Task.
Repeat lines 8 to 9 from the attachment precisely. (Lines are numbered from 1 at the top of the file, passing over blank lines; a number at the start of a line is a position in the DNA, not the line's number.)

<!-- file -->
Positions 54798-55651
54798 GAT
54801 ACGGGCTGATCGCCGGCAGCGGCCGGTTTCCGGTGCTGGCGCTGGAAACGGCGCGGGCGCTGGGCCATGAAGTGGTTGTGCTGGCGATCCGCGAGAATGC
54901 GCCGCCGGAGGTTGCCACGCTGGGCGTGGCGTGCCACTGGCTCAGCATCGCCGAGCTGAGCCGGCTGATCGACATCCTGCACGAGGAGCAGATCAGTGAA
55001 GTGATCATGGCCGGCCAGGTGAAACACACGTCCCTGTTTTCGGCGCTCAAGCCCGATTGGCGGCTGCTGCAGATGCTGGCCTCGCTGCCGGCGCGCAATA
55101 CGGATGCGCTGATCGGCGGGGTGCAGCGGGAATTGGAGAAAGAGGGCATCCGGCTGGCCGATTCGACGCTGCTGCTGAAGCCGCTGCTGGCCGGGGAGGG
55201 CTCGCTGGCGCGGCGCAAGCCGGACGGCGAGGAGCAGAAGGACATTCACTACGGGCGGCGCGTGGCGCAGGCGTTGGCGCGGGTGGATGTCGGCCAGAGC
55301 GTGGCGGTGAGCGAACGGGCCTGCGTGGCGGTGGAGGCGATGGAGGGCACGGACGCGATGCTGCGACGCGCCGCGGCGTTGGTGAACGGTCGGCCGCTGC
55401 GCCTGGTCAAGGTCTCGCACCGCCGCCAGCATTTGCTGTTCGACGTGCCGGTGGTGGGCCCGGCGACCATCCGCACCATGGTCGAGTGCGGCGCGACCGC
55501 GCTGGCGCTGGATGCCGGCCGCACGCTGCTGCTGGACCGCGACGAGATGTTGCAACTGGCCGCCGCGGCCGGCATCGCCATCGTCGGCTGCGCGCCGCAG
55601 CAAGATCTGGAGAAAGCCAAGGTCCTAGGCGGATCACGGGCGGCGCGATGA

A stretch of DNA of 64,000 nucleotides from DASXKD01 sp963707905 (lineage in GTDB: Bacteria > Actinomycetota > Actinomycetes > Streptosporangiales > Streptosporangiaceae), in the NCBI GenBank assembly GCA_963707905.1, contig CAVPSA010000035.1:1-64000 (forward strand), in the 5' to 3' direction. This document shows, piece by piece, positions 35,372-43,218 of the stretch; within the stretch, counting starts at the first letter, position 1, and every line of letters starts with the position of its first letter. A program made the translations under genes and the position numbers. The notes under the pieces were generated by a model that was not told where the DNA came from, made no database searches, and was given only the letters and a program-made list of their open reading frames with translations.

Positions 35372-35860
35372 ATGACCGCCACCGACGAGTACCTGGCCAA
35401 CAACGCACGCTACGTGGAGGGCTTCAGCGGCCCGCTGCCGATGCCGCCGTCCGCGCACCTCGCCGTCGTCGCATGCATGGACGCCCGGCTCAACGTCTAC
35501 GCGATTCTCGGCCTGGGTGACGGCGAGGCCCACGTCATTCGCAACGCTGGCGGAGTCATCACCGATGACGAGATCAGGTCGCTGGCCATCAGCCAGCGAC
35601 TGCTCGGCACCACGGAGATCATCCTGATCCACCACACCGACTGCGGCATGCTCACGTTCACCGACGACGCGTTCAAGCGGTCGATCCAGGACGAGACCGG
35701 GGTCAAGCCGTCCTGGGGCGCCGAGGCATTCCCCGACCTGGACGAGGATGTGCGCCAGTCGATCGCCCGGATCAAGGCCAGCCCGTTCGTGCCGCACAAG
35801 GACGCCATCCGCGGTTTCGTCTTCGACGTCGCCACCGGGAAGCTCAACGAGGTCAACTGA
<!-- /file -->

55301 GTGGCGGTGAGCGAACGGGCCTGCGTGGCGGTGGAGGCGATGGAGGGCACGGACGCGATGCTGCGACGCGCCGCGGCGTTGGTGAACGGTCGGCCGCTGC
55401 GCCTGGTCAAGGTCTCGCACCGCCGCCAGCATTTGCTGTTCGACGTGCCGGTGGTGGGCCCGGCGACCATCCGCACCATGGTCGAGTGCGGCGCGACCGC